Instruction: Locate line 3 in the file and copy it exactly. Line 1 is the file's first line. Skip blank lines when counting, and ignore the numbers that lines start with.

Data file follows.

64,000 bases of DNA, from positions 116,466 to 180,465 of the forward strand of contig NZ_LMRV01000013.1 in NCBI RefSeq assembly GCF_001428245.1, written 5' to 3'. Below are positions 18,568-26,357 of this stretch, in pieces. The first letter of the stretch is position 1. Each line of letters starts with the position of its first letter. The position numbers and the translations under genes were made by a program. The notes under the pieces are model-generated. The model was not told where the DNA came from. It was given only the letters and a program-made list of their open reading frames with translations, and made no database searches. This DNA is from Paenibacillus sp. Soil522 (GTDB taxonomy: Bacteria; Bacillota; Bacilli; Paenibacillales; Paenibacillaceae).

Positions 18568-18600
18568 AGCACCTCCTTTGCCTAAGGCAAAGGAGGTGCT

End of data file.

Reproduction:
18568 AGCACCTCCTTTGCCTAAGGCAAAGGAGGTGCT